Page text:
17 Healthy Cooking Hacks for 2017 Slideshow
January 3, 2017
Ring in the new year with these clever, time-saving cooking hacks
Blend Tofu Into Desserts
A slab of damp, dreary tofu probably doesn’t scream dessert, but this rich, vegetarian protein source can easily be blended into a variety of sweets and pastries. Besides the nutrient boost, tofu also moistens cakes, pies, and cupcakes.
Cook Eggs in a Waffle Iron
Scrambled eggs are so blah. The trendiest way to eat this nutrient-dense breakfast staple is by pouring it right into a waffle maker. Add some cooked veggies and maybe a sprinkling of cheese for your own personal “womelette.”
Cool Down Smoothies With “Edamame Ice”
Shelled, frozen edamame are the ultimate time-saver. Try adding the icy morsels to morning smoothies in place of regular ice for an added punch of natural protein and dietary fiber.
Enhance Your Rice
Brown and wild rice varieties are important carbohydrates when it comes to losing weight, but sometimes these whole grains lack flavor. To amplify their taste, try toasting the rice in a pan with a little olive oil before cooking to add a warm nuttiness.
Fortify Your Takeout Meals With Vegetables and Legumes
Sesame chicken, shawarma, chicken tikka masala: All of these dishes are meat-centric and nutritionally lopsided, but that doesn’t mean you can’t correct the imbalance yourself. Add half a can of cooked beans or a cup of cooked vegetables to your next takeout meal. You’ll eat fewer calories, feel fuller, and have leftovers for the next day.
Grill Fish on a Bed of Lemons
Grilled fish is foundation of the Mediterranean diet, but grilling fish is surprisingly tricky to execute because the high heat causes the fish to stick to the grates. To avoid this problem, place the fillet on a bed of sliced lemons rather than directly on the grill. This prevents the fish from sticking and also imparts a bright note of citrus.
Leverage the Lettuce Wrap
Tortillas, hamburger buns, and hoagie rolls are the foundation of some of our favorite foods, but they also hide a lot of unnecessary calories (a 10-inch tortilla has more calories than a can of Coca-Cola) and refined flours, which the body processes like sugar. To lessen the calorie load, wrap your favorite sandwich ingredients in lettuce.
Make Dried Fruit in the Oven
Don’t let those brown bananas or expiring plums go to waste! Convert leftover plums, pears, apples, or bananas into dried fruit snacks by slowly baking the slices of fruit at 150 degrees Fahrenheit for six hours. Dried fruit is also good to have on hand in case of a winter blackout or other emergency.
Make Your Own Dairy-Free, 3-Ingredient Ice Cream
Ice cream is the ultimate guilty pleasure, but it doesn’t have to be. Blend together frozen bananas, frozen blueberries, and a shot of lemon juice to make a smooth, bright, refreshing, and healthy “ice-cream” alternative.
Poach Eggs in the Microwave
Are you intimidated by the idea of poaching an egg or simply bored of eating them hard-boiled? Well, fear no more: You can microwave your way to beautifully poached eggs.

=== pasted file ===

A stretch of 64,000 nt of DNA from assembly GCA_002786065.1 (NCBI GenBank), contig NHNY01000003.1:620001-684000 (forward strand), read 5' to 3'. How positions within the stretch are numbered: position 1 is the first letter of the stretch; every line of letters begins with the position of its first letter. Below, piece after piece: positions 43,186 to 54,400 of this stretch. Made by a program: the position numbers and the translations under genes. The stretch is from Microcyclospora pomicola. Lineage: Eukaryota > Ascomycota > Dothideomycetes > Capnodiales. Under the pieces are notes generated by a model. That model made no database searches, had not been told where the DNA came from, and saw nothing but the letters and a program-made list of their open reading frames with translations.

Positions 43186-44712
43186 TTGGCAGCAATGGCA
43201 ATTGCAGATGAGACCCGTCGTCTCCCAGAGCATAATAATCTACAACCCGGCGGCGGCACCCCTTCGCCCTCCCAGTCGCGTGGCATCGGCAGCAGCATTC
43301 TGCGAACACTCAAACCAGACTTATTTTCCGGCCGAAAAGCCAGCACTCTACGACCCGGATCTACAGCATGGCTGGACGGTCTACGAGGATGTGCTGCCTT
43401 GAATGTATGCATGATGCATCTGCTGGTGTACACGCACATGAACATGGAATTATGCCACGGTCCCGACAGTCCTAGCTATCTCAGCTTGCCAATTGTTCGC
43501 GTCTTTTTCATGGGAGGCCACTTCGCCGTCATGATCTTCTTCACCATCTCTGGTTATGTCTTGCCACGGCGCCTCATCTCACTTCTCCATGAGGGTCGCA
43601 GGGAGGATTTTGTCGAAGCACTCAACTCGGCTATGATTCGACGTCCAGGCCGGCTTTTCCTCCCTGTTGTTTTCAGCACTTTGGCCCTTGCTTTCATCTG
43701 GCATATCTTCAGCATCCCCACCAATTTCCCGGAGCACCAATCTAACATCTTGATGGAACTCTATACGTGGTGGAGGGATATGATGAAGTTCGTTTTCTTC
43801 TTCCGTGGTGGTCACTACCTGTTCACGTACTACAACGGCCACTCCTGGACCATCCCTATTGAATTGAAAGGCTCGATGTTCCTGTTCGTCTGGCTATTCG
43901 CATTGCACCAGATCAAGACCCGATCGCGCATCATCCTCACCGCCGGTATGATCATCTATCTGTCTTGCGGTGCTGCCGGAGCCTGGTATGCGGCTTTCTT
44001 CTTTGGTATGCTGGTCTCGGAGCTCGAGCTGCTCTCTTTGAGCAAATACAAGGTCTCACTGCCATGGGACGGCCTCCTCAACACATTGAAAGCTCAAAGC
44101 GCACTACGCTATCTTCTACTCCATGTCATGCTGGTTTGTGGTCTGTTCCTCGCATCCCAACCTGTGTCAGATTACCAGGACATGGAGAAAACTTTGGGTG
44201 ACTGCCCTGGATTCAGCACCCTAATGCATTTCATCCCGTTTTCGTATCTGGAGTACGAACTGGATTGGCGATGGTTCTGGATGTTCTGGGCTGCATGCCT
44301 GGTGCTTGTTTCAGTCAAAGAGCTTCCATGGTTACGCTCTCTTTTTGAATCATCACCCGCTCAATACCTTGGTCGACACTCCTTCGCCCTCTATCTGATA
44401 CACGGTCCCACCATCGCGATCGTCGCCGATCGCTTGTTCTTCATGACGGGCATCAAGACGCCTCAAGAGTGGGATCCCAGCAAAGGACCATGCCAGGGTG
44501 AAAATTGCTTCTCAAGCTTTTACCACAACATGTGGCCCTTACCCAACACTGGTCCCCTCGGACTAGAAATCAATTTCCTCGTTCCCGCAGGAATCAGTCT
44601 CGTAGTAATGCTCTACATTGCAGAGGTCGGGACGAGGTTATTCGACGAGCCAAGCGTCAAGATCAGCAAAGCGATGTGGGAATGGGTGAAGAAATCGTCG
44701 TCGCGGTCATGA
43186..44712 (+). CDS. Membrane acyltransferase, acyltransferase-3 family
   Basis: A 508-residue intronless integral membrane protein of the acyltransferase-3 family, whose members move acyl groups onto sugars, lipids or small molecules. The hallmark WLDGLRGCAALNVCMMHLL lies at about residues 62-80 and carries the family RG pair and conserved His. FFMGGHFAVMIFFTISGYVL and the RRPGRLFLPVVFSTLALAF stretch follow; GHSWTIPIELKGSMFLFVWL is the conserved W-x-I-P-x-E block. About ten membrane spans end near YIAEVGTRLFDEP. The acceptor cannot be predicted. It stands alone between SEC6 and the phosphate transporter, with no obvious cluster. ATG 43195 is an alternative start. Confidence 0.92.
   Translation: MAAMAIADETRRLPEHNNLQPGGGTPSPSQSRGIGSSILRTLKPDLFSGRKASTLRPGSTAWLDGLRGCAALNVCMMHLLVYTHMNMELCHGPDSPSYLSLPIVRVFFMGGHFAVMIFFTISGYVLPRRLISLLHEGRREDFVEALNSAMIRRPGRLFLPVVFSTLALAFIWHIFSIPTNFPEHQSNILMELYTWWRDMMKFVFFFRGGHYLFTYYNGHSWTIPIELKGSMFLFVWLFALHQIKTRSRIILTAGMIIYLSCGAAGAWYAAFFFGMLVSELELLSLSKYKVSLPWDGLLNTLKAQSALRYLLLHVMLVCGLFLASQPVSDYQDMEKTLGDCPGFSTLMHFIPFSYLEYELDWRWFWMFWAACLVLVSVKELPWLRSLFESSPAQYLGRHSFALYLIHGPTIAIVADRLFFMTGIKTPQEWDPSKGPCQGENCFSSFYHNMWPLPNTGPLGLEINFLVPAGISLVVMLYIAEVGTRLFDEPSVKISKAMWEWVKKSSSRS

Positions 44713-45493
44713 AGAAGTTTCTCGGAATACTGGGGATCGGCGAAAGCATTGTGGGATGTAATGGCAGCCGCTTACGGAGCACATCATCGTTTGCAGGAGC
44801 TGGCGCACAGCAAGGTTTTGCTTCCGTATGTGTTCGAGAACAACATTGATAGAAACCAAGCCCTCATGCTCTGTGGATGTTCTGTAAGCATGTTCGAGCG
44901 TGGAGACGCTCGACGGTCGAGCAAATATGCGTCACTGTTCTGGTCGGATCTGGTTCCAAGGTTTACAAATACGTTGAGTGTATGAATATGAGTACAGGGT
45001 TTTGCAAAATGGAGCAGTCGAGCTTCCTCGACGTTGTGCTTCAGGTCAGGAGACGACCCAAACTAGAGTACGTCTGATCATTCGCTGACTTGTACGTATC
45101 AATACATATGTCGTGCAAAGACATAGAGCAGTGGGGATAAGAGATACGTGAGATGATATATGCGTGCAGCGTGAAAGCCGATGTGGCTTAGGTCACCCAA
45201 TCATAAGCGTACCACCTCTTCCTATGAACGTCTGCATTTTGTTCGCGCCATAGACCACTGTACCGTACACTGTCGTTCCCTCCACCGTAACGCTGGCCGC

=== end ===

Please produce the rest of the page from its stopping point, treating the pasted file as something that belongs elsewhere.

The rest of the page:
Microwave Your Vegetables
Microwaving is the fastest way to cook vegetables, but it’s actually also the healthiest because it preserves more of the vegetable’s nutrients. In a few minutes you can be dining on a plate of nicely steamed broccoli or cauliflower.
Peel Ginger With a Spoon
Since herbs and spices contain virtually no calories, they are ideal flavoring agents for people trying to lose weight. Ginger is especially aromatic and flavorful (and provides a number of health benefits, including settling an upset stomach), but peeling it is a pain because of all the roots’ nooks and crannies. The fastest way to add fresh ginger to your stir fries or smoothies is to peel it with the side a spoon.
Rapidly Ripen Avocados
Under-ripe avocados are the bane of every guacamole and avocado-toast enthusiast, but thankfully you can play Mother Nature and speed up the avocado ripening process by simply placing a hard avocado in a brown paper bag along with an apple, banana, or pear. While sitting together, the fruits produce ethylene gas, which speeds up the ripening process. Just remember to close the bag tightly so none of the gas can escape.
Replace Pasta With Vegetable Noodles
Veggie noodles are all the rage, but this is because they’re so darn practical. Use a spiralizer or chef’s knife to turn strips of zucchini or stalks of asparagus into luscious strips of veggie pasta. Vegetable pastas are easy ways to incorporate more wholesome foods into children’s diets, and allow you to eat all the “pasta” you want.
Swap Cauliflower for Starches
Cauliflower is low in calories and nutrient dense, but, best of all, it can act as a stand-in for most starches. Try it mashed, riced, or even as a gluten-free pizza crust.
Up Your Oatmeal With Zucchini
Oatmeal is a satiating and nutritious start to your day, but a spoonful of bland, runny oats isn’t very appealing. Adding fresh fruit or protein powder is nothing new, but the coolest trend taking over oatmeal is “zoats,” which marries one part oatmeal with one part zucchini. Simply shred zucchini with a cheese grater, stir into a bowl with a cup of quick oats, add the appropriate amount of liquid, and microwave for two to three minutes.
Use Applesauce in Place of Butter
Though nutritionists are backing away from the prior claim that butter is bad, it’s still healthier to control your intake of any saturated fat. Applesauce is the perfect butter replacement in pastries and baked goods because it adds moisture, flavor, and nutrients. Swap out half the oil or butter and replace with an equal amount of applesauce. Just be careful: This swap won’t work for especially sensitive baking ratios.